We don't have too many really big trees around these parts even though we are surrounded by trees. They... um... cut them down over the last century and what we have left are adolescent trees all competing for dominance.
I did, however, find this large false cedar (incense cedar) up where I ride my mountain bike. She's about 140 feet tall and her first limbs are up about fifty feet. She's got a trunk on her about six feet in diameter right at the base. Big but not REALLY BIG. (The giant redwoods are REALLY BIG. As soon as I get proficient at climbing big trees I'll go tackle a three hundred footer...)
This cedar is close to home and presents some of the same problems the big redwoods will present. The biggest obstacle- HOW TO GET INTO HER.
I've named her Shirley in honor of my blog-friend Shirley. I promised her a story and here is the first part of it--
GETTING INTO SHIRLEY--
I loaded up all my far too new and shiny tree climbing gear into the back of the truck, took along lots of water and some powerade (it was a 95 degree day) talked the dogs into loading up ("get your way-too-cool-arses out from underneath the truck you miserable bags-of-bones!".... ok I just said "wanna come?") and headed up our local backroad that runs behind the lake and up to the BLM land beyond.
Last week on a walk with the dogs cut short by very fresh bear poop, I noticed this towering cedar just off the road and I thought "I could climb that sucker"... and now here I was, climbing gear in the bed of the truck, music on the radio...
The trick is to get a rope over the first solid branch you can. It says that in all of the tree climbing pamphlets, and the way I devised to do that was with a modified fishing pole and a slingshot.
I would shoot a half inch nut covered in red duct tape tied to fishing string up and over the branch and then use that to pull up a larger string. I would then use the larger string to pull up a rope and there I'd have it, a rope in a tree...
I taped a spike to the base of the fishing pole so it would stab in the ground and hold itself up. I set the reel to cast. I took the nut and placed it into the slingshot and I pulled the surgical tubing taught and aimed for the space just above the branch and as close to the trunk as possible. You don't want your rope way out on the branch as it multiplies your weight by leverage and that's not good when you are hanging from said branch fifty feet in the air...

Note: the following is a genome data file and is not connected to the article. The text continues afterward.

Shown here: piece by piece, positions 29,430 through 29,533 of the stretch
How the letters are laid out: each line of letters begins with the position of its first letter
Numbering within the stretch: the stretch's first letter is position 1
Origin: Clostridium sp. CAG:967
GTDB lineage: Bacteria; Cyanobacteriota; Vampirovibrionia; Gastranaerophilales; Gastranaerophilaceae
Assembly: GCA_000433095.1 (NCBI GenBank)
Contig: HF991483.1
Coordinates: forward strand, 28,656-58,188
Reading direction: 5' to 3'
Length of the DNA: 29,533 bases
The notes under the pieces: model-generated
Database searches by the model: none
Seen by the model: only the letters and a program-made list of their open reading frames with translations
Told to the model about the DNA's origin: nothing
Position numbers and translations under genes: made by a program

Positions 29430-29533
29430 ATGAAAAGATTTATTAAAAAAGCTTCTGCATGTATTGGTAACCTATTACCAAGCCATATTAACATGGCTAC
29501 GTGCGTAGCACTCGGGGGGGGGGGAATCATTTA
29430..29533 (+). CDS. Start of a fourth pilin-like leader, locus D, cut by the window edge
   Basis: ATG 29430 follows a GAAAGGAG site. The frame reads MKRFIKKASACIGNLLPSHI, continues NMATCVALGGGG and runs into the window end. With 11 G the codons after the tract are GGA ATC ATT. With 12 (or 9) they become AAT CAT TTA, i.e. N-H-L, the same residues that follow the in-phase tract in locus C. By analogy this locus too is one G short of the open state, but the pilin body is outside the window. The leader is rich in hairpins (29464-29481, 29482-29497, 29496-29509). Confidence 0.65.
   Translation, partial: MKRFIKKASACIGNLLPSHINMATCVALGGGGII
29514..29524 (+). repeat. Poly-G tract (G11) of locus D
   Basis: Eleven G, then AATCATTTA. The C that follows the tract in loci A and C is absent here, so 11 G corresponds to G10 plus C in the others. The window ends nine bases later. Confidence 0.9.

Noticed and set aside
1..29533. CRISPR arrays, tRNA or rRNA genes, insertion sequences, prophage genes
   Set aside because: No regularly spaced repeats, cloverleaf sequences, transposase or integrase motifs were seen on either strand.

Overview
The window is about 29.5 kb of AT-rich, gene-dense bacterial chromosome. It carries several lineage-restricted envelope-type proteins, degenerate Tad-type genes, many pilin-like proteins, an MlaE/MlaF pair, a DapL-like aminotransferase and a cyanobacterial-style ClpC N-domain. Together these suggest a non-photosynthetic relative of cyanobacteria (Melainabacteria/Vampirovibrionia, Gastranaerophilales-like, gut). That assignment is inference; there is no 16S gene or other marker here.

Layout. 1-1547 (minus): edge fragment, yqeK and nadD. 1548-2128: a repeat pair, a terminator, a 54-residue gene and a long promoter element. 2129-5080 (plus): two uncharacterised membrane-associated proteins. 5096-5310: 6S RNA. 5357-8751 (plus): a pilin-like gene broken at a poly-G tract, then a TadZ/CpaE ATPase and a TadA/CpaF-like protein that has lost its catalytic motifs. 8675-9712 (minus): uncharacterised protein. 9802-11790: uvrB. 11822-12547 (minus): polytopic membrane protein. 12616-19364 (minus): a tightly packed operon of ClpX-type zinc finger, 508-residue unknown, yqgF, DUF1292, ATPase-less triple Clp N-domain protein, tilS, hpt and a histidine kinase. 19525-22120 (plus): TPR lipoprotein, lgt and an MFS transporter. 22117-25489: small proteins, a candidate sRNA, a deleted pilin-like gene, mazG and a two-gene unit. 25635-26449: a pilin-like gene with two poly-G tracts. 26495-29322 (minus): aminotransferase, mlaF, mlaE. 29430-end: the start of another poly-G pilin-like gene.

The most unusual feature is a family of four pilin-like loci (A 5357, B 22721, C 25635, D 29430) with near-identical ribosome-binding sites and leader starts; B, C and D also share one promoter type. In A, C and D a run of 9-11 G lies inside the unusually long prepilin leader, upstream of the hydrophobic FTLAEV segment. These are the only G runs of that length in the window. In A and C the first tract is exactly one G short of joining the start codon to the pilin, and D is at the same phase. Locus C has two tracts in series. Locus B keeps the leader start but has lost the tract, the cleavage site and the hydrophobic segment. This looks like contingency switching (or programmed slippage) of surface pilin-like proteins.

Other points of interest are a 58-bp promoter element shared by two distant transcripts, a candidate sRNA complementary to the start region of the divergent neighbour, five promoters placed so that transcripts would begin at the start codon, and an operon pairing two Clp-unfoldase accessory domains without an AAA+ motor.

I releaed the nut and it flew six inches over the branch and six inches from the trunk of the tree- a PERFECT SHOT!
I thought to myself "All those years as a kid shooting stuff with slingshots!" and then began reeling in the weighted line as it had sailed far beyond my tree and into the uppermost branches of another.
Now apparently I hadn't done enough fishing as a youth because I was less adept at reeling in the weight through the tangle of branches. I wanted the weight to clear all obstacles and then hang freely on the other side of the branch I had just shot it over. What happened was not what I had planned at all. As I cleared the last of the branches of the neighboring tree, the last pull I gave the line (more of a yank, really) flipped my weight up in the air and it LANDED ON TOP OF THE BRANCH I WANTED IT TO BE ON THE OTHER SIDE OF.
So there I was, on the ground, fishing reel in hand, trying to figure out how to push a weight back just three inches with a limp fishing line...
You can see my problem, can't you?
So I had to pull the line down and start over. So much for my perfect first throw....
The second shot with the slingshot actually HIT THE BRANCH and bounced back behind me. Well, at least I was close. The trouble was, I just got worse from there. My line would get snagged on the fishing reel. My weight would curve wildly. I'd hit the trunk of the tree with a "boink" and my weight would bounce in the air and threaten my head as it careened down.
After well over an hour and a half, I got a shot over the branch about six feet from the tree. I thought "hell, close enough" then removed the weight and replaced it with the end of a bigger string and pulled that over the branch. Then I tied on my climbing rope and got that over the branch and back to me.
Now I had a climbing rope over a branch fifty feet in the air doubled over and I was holding both of the ends.
I would have to tie one end of the rope off to an anchor and climb the other end. What that meant was simple physics. BAD simple physics. If I weigh two hundred and sixty pounds with climbing gear on, that would exert FIVE HUNDRED AND TWENTY pounds of downward force on the branch. My weight on one side of the rope, my weight pulling down from the other side as the rope transfers load up and over the tree branch and down to the anchor...
So five hundred and twenty pounds six feet out on a limb becomes... let's just say ALOT when you calculate the six feet of leverage acting on the limb right next to the tree...
My solution was to take the anchoring end of the rope and walk it around the tree, trying to get the angle of force as perpindicular to the tree as possible by wrapping the tree with the rope. The only trouble here was that I'd need to walk far from the tree to wind around it high enough to make a difference, and this picked up a smaller sapling and pinned it to the big cedar with my rope.
Here is a basic drawing of the situation.
(To be continued)